According to information provided by the FAA inspector who responded to the scene, the accident site was a heavily wooded, swampy area. The inspector stated that the tree damage indicated that the airplane struck the forest canopy approximately 60 feet above the ground, and then traversed only a very short horizontal distance before it descended nearly vertically to the ground. The airplane remained essentially in one piece, and the FAA inspector reported that all debris was located within about 15 feet of the airplane. The airplane sustained crush damage in the aft direction to the left wing and right horizontal stabilizer, and crush damage in the up and aft directions to the cowl, engine, and nose and main landing gear. In addition, the fuselage was fractured across the top, and down both sides, just aft of the cockpit. The engine remained attached to its mount at all attach points, and the hub and PSRU remained attached to the engine. All three composite propeller blades were fracture-separated from the hub. Two blades were separated at the hub, and one was fractured approximately 18 inches from the hub. The propeller and hub assembly was able to be rotated freely by hand, with no discernible resistance from the PSRU or the engine. There was no fire. A handheld Garmin GPSMap 296 global positioning system (GPS) unit was recovered from the wreckage, and retained by the National Transportation Safety Board (NTSB) for data download.


Airplane Glide Performance

A representative of the airplane kit manufacturer (Vans) stated that due to the variability of airplane/engine/propeller combinations, as well as individual variations in airplane and component configurations, the kit manufacturer did not provide kit builders with a template for an RV-9A pilots operating handbook (POH). The kit manufacturer also did not provide kit builders with information regarding glide performance, such as best glide speed, or nominal glide ratio.

Review of exemplar RV-9A POHs found on the internet indicated that while some included glide performance information, the information appeared inconsistent, even within each POH. For example, the "Emergency Procedures" section of one POH listed a "maximum glide" speed of 80 knots, but the glide performance chart in the same POH cited an airspeed of 75 knots.

A non-profit educational organization known as the Comparative Aircraft Flight Efficiency (CAFE) Foundation conducted flight tests, and produced corresponding aircraft performance reports, for a number of amateur-built airplanes. According to the CAFE website, the tests and reports were sponsored and funded by the Experimental Aircraft Association (EAA). The CAFE report for the RV-9A listed a power-off minimum sink rate of 664 feet per minute (fpm) for the conditions tested, which included an airspeed of approximately 82 mph (71 knots). The report cited a best glide ratio of 12 to 1, which was achieved at an airspeed of 95 mph (82 knots).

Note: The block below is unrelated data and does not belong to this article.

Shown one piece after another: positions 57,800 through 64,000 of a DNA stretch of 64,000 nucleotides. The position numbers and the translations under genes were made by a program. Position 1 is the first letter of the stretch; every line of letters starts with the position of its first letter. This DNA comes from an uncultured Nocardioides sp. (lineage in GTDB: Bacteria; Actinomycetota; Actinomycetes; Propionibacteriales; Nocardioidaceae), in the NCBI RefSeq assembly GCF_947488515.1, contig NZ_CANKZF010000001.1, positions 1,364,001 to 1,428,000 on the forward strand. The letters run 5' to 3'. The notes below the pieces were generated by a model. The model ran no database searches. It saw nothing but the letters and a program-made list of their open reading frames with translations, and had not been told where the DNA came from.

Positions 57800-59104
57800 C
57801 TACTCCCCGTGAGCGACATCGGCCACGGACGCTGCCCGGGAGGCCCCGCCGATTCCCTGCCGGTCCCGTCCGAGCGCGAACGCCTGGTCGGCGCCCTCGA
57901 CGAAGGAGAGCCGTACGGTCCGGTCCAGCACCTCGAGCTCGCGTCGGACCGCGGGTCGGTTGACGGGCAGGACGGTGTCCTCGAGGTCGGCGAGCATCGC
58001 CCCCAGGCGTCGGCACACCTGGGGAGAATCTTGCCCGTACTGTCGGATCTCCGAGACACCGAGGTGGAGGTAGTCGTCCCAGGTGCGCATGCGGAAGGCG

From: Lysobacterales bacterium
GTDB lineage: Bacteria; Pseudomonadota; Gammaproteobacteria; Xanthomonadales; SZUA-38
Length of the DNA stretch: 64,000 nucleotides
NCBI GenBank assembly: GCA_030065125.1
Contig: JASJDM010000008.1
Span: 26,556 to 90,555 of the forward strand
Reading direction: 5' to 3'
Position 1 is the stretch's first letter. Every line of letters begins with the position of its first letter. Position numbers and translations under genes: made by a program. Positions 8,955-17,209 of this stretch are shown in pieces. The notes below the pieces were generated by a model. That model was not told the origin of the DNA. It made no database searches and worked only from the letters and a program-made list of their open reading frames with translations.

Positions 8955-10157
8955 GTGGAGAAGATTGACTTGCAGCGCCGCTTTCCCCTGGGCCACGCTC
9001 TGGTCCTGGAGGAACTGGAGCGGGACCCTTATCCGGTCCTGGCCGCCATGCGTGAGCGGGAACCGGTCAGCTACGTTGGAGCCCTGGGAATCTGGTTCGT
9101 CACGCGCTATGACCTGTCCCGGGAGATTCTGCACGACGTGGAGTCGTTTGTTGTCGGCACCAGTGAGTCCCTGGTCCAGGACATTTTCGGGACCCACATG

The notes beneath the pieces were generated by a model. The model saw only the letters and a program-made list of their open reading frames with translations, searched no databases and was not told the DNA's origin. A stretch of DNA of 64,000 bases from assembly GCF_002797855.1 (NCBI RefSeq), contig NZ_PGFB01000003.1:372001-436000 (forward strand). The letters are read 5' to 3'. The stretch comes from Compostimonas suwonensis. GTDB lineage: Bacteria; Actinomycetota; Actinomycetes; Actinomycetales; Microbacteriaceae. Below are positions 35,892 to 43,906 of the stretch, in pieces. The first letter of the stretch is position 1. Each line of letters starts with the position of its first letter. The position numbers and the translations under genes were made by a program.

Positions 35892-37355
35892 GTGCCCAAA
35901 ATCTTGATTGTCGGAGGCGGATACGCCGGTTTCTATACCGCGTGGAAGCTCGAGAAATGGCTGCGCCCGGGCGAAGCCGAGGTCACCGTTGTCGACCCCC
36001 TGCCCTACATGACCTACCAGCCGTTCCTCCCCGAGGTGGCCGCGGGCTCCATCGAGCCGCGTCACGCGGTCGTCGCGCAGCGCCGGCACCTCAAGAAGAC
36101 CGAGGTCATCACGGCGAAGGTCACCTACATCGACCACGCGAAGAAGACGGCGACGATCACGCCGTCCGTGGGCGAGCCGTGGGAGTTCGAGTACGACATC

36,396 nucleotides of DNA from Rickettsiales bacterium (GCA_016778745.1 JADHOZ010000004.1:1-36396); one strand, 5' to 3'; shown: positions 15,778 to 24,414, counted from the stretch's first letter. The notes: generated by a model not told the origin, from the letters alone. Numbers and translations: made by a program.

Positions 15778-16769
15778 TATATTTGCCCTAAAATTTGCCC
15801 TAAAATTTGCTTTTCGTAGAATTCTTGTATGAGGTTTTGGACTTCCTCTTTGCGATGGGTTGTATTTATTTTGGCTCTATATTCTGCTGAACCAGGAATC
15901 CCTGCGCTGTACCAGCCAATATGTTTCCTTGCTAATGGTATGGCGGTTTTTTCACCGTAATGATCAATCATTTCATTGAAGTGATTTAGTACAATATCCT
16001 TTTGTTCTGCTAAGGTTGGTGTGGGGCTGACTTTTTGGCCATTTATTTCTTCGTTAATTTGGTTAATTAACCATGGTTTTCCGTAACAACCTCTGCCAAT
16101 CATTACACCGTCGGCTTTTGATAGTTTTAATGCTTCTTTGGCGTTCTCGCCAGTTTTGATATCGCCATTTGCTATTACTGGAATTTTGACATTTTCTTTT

GPS-Derived Flight Data

The pilot's handheld Garmin GPSMap 296 global positioning system unit was sent to the NTSB recorders laboratory, and data from the accident flight was successfully downloaded. The takeoff roll to the south from 1J0 began about 1251, followed by a climbing gradual turn to the east. About 1258, the GPS-derived ground speed and altitude data both indicated decreases, and subsequent GPS data indicated that the airplane continued to descend and decelerate, which was consistent with a loss of propeller thrust. The peak GPS recorded altitude was 4,049 feet. The GPS data revealed that after the loss of thrust, the airplane remained airborne for about 7 minutes, and traversed a distance of 10.2 miles. The groundspeed decreased steadily at a rate of about 5 mph per minute for the majority of the descent, and the descent rate remained relatively constant at about 620 feet per minute. The initial groundspeed for the stabilized portion of the descent was 109 mph, and the final groundspeed for the stabilized descent was 88 mph. The impact location was 3.15 miles west of the runway 8 threshold at MAI.

At the time of the loss of thrust, the airplane was approximately 12 miles east of the departure airport, and 13 miles west of MAI. Examination of topographic and land-use data within 5 miles to the north, east and south of the gearbox failure location revealed multiple fields with major dimensions of 2,000 feet. Several circular fields approximately 2,700 feet in diameter were also noted. In addition, there was a divided highway that had multiple straight segments over 1 mile long within the 5-mile radius semicircle ahead of the airplane's location at the time of the thrust loss. Review of exemplar RV-9A POH landing performance information indicated that less than 1,000 feet was required for landing.

PSRU Gearbox Information